**1999**, 35, 17–27. [Google Scholar] [CrossRef] - Wildenschild, D.; Jensen, K.H. Numerical modeling of observed effective flow behavior in unsaturated heterogeneous sands. Water Resour. Res.
**1999**, 35, 29–42. [Google Scholar] [CrossRef] - Jiménez-Martínez, J.; Skaggs, T.; van Genuchten, M.; Candela, L. A root zone modelling approach to estimating groundwater recharge from irrigated areas. J. Hydrol.
**2009**, 367, 138–149. [Google Scholar] [CrossRef] - Jiménez-Martínez, J.; Candela, L.; Molinero, J.; Tamoh, K. Groundwater recharge in irrigated semi-arid areas: Quantitative hydrological modelling and sensitivity analysis. Hydrogeol. J.
**2010**, 18, 1811–1824. [Google Scholar] [CrossRef] - Crosbie, R.S.; Scanlon, B.R.; Mpelasoka, F.S.; Reedy, R.C.; Gates, J.B.; Zhang, L. Potential climate change effects on groundwater recharge in the High Plains Aquifer, USA. Water Resour. Res.
**2013**, 49, 3936–3951. [Google Scholar] [CrossRef][Green Version] - Berg, A.; Sheffield, J. Climate Change and Drought: The Soil Moisture Perspective. Curr. Clim. Chang. Rep.
**2018**, 4, 180–191. [Google Scholar] [CrossRef] - Samaniego, L.; Thober, S.; Kumar, R.; Wanders, N.; Rakovec, O.; Pan, M.; Zink, M.; Sheffield, J.; Wood, E.F.; Marx, A. Anthropogenic warming exacerbates European soil moisture droughts. Nat. Clim. Chang.
**2018**, 8, 421–426. [Google Scholar] [CrossRef] - Muskat, M.; Meres, M.W. The flow of heterogeneous fluids through porous media. Physics
**1936**, 7, 346–363. [Google Scholar] [CrossRef] - Muskat, M. Physical Principles of Oil Production; McGraw-Hill: New York, NY, USA, 1949. [Google Scholar]
- Bear, J. Dynamics of Fluids in Porous Media; Elsevier: New York, NY, USA, 1972. [Google Scholar]
- Sciarra, G. Phase field modeling of partially saturated deformable porous media. J. Mech. Phys. Solids
**2016**, 94, 230–256. [Google Scholar] [CrossRef][Green Version] - Leverett, M.C. Capillary behavior of porous solids. Trans. AIME
**1941**, 142, 152–169. [Google Scholar] [CrossRef] - COMSOL. COMSOL Multiphysics Structural Mechanics Module User’s Guide v5.2a; COMSOL: Stockholm, Sweden, 2016. [Google Scholar]
- Brooks, R.H.; Corey, A.T. Properties of porous media affecting fluid flow. J. Irrig. Drain. Div. Proc. Am. Soc. Civ. Eng.
**1966**, IR2, 61–88. [Google Scholar] - Van Genuchten, M.T. A closed-form equation for predicting the hydraulic conductivity of unsaturated soils. Soil Sci. Soc. Am. J.
**1980**, 44, 892–898. [Google Scholar] [CrossRef][Green Version] - Gelhar, L.W.; Axness, C.L. Three-Dimensional Stochastic Analysis of Macrodispersion in Aquifers. Water Resour. Res.
**1983**, 19, 161–180. [Google Scholar] [CrossRef]

**Figure 1.**Problem setup. We simulate constant-rate infiltration into heterogeneous soil. (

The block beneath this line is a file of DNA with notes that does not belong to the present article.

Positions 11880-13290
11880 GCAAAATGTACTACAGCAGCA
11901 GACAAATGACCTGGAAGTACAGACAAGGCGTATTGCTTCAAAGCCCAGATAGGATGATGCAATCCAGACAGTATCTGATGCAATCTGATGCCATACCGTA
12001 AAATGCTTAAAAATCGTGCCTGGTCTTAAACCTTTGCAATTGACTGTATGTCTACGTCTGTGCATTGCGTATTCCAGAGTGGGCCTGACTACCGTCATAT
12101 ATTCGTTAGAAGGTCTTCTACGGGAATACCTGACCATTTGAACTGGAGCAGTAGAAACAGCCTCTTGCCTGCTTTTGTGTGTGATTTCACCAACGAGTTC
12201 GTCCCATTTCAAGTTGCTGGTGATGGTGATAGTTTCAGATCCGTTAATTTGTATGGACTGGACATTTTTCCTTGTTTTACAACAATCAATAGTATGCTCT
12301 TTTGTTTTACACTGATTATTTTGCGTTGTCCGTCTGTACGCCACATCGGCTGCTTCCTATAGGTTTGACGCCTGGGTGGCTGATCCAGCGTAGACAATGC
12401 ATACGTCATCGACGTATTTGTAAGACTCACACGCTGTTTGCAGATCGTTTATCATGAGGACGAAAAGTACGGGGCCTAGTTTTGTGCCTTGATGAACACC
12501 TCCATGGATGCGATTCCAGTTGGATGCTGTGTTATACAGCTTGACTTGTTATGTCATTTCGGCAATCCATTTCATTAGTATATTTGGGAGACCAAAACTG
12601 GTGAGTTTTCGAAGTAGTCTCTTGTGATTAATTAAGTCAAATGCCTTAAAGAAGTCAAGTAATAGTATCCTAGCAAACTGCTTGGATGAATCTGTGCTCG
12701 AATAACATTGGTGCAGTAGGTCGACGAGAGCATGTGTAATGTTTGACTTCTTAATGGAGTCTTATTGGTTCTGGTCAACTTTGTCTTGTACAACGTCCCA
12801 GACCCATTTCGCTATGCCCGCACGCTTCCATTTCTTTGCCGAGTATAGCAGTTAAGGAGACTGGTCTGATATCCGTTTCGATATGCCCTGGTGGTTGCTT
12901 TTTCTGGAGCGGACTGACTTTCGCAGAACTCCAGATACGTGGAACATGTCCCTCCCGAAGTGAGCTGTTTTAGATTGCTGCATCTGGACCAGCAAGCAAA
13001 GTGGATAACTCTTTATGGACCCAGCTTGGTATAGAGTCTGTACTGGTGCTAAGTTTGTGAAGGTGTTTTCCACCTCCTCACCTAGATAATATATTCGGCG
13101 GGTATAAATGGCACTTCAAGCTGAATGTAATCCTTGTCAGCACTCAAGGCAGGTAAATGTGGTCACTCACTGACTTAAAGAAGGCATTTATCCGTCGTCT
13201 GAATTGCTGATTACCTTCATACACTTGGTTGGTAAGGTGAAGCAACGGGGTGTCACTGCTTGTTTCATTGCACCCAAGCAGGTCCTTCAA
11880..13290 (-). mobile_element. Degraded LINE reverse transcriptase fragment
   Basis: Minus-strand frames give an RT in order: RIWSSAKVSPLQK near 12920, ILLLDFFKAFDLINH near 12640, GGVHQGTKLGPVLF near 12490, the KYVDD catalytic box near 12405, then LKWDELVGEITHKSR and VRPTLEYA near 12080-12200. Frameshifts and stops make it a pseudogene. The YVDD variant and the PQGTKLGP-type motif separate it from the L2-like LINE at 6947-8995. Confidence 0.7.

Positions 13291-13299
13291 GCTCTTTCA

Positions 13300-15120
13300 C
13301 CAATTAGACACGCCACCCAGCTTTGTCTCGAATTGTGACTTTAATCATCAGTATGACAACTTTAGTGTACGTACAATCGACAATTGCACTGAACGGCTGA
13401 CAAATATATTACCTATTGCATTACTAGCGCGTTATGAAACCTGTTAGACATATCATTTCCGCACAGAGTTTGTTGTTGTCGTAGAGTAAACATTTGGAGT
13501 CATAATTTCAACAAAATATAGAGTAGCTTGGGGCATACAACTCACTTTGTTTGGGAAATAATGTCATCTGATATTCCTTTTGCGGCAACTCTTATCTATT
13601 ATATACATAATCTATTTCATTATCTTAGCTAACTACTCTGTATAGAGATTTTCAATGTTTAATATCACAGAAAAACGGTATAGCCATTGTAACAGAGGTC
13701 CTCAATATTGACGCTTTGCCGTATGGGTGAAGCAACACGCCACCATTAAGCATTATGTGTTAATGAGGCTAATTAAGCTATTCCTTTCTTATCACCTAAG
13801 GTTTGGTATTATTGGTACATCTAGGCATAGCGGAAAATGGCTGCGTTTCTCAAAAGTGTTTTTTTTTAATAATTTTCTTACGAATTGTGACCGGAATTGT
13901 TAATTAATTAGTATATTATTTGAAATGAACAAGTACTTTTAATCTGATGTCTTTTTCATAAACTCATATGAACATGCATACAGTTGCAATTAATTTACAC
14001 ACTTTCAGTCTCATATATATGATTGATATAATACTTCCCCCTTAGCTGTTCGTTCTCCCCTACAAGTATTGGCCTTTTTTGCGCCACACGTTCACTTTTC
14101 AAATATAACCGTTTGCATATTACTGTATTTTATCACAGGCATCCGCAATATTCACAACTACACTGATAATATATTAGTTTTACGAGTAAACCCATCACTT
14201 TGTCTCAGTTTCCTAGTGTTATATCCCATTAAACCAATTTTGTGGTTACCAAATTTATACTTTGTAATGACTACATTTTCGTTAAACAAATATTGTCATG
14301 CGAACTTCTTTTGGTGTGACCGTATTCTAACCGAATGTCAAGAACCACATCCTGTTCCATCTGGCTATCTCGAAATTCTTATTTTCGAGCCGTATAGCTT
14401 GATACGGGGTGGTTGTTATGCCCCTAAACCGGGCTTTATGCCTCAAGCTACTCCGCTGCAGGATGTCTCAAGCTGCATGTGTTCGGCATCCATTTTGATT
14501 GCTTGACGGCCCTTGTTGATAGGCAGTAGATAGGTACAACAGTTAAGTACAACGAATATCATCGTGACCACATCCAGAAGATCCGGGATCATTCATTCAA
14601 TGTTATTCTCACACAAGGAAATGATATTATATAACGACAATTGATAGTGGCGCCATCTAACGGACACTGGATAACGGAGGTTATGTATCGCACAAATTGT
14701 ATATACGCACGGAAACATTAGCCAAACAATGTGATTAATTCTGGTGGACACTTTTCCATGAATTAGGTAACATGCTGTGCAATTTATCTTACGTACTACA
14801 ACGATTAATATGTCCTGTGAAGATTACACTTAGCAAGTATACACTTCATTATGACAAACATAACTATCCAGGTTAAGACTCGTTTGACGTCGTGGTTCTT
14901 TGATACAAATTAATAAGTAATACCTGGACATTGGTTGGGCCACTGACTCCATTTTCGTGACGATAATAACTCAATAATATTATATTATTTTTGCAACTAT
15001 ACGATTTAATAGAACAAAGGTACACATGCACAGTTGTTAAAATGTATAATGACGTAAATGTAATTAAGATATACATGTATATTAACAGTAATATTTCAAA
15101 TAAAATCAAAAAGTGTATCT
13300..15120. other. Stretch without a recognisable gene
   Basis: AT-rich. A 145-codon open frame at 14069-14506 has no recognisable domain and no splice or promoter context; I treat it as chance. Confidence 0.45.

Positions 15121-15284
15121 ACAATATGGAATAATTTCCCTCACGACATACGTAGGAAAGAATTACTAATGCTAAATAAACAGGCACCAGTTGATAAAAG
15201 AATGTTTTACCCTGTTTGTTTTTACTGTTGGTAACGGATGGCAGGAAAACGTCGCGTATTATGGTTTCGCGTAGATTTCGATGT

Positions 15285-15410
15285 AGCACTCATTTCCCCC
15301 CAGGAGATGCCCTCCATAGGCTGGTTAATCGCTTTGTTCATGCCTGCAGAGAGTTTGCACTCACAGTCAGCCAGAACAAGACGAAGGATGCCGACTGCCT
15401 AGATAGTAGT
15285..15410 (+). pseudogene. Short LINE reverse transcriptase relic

**a**) Sample realization of a random, spatially-correlated permeability field. (

**b**) Snapshot of the water saturation field from a simulation with the permeability field shown in Panel (

**a**).

**Figure 2.**Statistics of the random permeability fields. (

**a**–

**d**) Maps of isotropic intrinsic permeability fields, which are random and characterized by the minimum and maximum permeability, ${10}^{-13}$ m${}^{2}$ and 2 × ${10}^{-10}$ m${}^{2}$, receptively, and correlation lengths, ${\lambda}_{x}$ and ${\lambda}_{y}$. Sample permeability fields with (

**a**) ${\lambda}_{x}$=${\lambda}_{y}$=$0.8$ cm, (

**b**) ${\lambda}_{x}$=${\lambda}_{y}$=$2.4$ cm, (

**c**) ${\lambda}_{x}$=${\lambda}_{y}$=$4.8$ cm, and (

**d**) ${\lambda}_{x}$=${\lambda}_{y}$=$7.2$ cm. (

**e**) Sample probability density functions of permeability for the fields shown in Panels (

**a**–

**d**).

**Figure 3.**Statistics of the random permeability fields. (

**a**–

**d**) Anisotropic intrinsic permeability fields, which are random and characterized by the minimum and maximum permeability, ${10}^{-13}$ m${}^{2}$ and 2 × ${10}^{-10}$ m${}^{2}$, receptively, and correlation lengths, ${\lambda}_{x}$ and ${\lambda}_{y}$. Sample permeability fields with (

**a**) ${\lambda}_{x}$=$0.8$ cm and ${\lambda}_{y}$=$3.2$ cm, (

**b**) ${\lambda}_{x}$=$0.8$ cm and ${\lambda}_{y}$=$6.4$ cm, (

**c**) ${\lambda}_{x}$=$3.2$ cm and ${\lambda}_{y}$=$0.8$ cm, and (

**d**) ${\lambda}_{x}$=$6.4$ cm and ${\lambda}_{y}$=$0.8$ cm. (

**e**) Sample probability density functions of permeability for the fields of Panels (

**a**–

**d**).

**Figure 4.**Impact of correlation length on unstable infiltration: isotropic permeability fields. Snapshots of the saturation field, at times $t=2000,5000,8000$, and 15,000 s, for a flux ratio, ${R}_{s}$=$0.01$. The correlation lengths in permeability are ${\lambda}_{x}$=${\lambda}_{y}$=$0.8$ cm (

**a**–

**d**) and ${\lambda}_{x}$=${\lambda}_{y}$=$2.4$ cm (

**e**–

**h**). Lines in grey scale are isocontours of permeability, corresponding to the field in Panels (

**a**,

**b**) in Figure 2.

**Figure 5.**Impact of correlation length on unstable infiltration: isotropic permeability fields. Snapshots of the saturation field, at times $t=2000,5000,8000$ and 15,000 s, for a flux ratio, ${R}_{s}$=$0.01$. The correlation lengths in permeability are ${\lambda}_{x}$=${\lambda}_{y}$=$4.8$ cm (

**a**–

**d**) and ${\lambda}_{x}$=${\lambda}_{y}$=$7.2$ cm (

**e**–

**h**). Lines in grey scale are isocontours of permeability, corresponding to the fields in panels (

**c**,

**d**) in Figure 2.

**Figure 6.**(

**a**) Evolution of the domain-averaged saturation for various correlation lengths. (

**b**) Evolution of the volumetric flux at the outlet (bottom boundary).

**Figure 7.**(

**a**–

**d**) Maps of water saturation at time t= 15,000 s, for four different pairs of correlation lengths: (

**a**) ${\lambda}_{x}$=$0.8$ cm and ${\lambda}_{y}$=$3.2$ cm, (

**b**) ${\lambda}_{x}$=$0.8$ cm and ${\lambda}_{y}$=$6.4$ cm, (

**c**) ${\lambda}_{x}$=$3.2$ cm and ${\lambda}_{y}$=$0.8$ cm, and (